Looking to downsize for 2nd tractor

   #1  

mo1

Silver Member
Joined
May 6, 2014
Messages
138
Location
SW Missouri
Tractor
JD 5075E
Hello,

I learned quite a bit from my initial tractor purchase and now I am wanting to do it "right." I currently live on 11 acres of mostly wooded, partially hilly and rocky land, about 1.5 acres of which is not wooded and is a mowed weeds kind of "yard." Prior to last summer, the smallest tractor I'd even operated was an 80 hp utility tractor weighing about four tons. I bought a 1987 Massey-Ferguson 1030L with a Woods 165 loader, a 72" RFM, borrowed a light duty 5' Bush Hog, and bought one of the ubiquitous "single-row cultivators" and learned a lot from that experience. For refence, it's a 26 engine HP/23 PTO HP 4x3 gear syncho transmission live PTO unit on R1s weighing about 4000 lbs with the loader on, and approximately the size of a John Deere 3 series unit, NH Boomer 35/40, or a Kubota L series.

- I learned that the combination of 4500+ pound tractor/bucket/6 foot RFM is not very well suited for mowing most of my property. Most of the mowed area is very boggy except if the ground is frozen or bone-dry. The mower's and tractor's wheels in that order cause some fairly noticeable ruts when it is particularly boggy. The combination is also so long that it is not very manueuverable which is a considerable liability. When I am actually going forward, it does mow a lot of area quickly (especially my quarter-mile long right of way along the road.)

- The tractor and loader lift things very well if adequate counterweighting is used. The heaviest things I ever lifted were about 800 pounds and nearly everything was on a pallet.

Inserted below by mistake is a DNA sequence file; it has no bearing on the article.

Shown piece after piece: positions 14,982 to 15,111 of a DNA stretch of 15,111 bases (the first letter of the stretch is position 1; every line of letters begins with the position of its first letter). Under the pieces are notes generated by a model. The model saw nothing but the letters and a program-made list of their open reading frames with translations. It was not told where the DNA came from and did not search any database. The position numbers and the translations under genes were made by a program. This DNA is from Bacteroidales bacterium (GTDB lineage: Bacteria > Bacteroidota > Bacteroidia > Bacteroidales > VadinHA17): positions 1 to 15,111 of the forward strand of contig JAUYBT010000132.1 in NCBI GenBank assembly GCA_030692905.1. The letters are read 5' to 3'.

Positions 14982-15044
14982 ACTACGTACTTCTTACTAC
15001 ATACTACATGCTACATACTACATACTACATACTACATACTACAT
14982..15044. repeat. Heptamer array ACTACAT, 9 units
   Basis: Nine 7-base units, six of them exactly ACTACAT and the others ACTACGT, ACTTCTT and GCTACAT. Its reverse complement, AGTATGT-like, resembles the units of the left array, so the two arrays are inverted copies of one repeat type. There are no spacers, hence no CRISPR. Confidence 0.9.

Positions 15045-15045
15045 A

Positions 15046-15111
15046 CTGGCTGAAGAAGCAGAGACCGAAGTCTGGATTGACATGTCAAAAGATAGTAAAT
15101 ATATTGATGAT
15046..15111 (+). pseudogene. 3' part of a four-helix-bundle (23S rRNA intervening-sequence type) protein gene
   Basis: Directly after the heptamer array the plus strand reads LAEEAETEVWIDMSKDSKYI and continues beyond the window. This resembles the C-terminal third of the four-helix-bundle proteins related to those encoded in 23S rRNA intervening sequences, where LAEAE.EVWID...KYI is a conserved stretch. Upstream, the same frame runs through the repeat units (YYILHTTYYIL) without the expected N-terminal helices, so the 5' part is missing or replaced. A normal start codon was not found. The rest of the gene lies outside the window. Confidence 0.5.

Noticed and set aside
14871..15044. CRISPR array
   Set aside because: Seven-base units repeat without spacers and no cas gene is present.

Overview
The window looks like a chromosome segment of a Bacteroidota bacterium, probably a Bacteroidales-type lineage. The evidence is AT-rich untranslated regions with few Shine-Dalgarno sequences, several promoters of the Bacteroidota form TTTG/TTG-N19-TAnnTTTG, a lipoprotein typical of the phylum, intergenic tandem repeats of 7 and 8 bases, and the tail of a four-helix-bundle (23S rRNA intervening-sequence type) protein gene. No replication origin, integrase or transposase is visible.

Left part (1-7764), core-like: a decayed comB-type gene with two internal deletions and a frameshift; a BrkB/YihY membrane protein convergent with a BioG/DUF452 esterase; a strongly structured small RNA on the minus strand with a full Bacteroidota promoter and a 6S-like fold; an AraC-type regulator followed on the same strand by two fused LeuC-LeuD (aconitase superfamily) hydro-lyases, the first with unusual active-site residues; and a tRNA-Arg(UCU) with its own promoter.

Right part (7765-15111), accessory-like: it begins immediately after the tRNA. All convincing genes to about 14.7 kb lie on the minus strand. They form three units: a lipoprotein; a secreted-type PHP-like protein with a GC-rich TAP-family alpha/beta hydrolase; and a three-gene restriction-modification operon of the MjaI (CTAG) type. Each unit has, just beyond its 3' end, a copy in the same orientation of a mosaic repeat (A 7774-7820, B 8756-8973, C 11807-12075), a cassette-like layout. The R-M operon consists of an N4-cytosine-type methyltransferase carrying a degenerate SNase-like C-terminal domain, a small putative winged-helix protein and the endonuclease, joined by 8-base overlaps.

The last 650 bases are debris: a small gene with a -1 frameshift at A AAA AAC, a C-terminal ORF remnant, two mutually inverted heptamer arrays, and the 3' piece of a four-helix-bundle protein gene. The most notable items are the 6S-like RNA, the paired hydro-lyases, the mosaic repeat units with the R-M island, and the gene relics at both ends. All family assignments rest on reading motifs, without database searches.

- The tractor pulls the cultivator very well through the ~50x100' garden. I had attempted to use a borrowed 3 pt rototiller once and nearly broke the thing with the huge amount of basketball-sized rocks it encountered. The cultivator works very well for turning the dirt over and running a little self-propelled rear-tine rototiller over the ground afterwards prepares a seedbed very quickly. I was very impressed at how well the little self-propelled rototiller did given my previous experience with using those by themselves (no prior passes with a cultivator) was a slow, arduous process. I thus have near-zero interest in running a 3 point rototiller.

- My Dad saw the little 1030L and decided he needed a handy little compact tractor to augment his cabbed 80 hp utility tractor and 140 hp row crop tractor. He got an LS XR4047 with New Holland badges and a loader on it. He has a standing offer to let me use it if I need a "bigger" tractor as he is very proud that he now has a tractor that can reasonably be pulled on a tandem non-dual trailer and a SRW pickup.

- I am not getting a riding lawnmower as I grew up using these and they did a much better job of breaking, getting stuck in damp grass, plugging up their decks, and sucking down gasoline than they did mowing. We had the "nicer" ones and they still at best mowed half an acre an hour and took a 1.5 gallons/hr of gas to do it. If it was anything less than bone dry, every 15-30 minutes we'd have to unclog the decks with sticks or else the blades would stall and eat the deck belt. We had 5 acres :thumbdown: My wife also prohibits me from getting a dedicated lawn mower in addition to a tractor due to lack of garage space.

I am about done fighting with the 1030L as it has several non-repairable mechanical issues due to a lack of replacement parts and isn't really the right tool for my job. I am trying to decide what more appropriate unit to replace it with.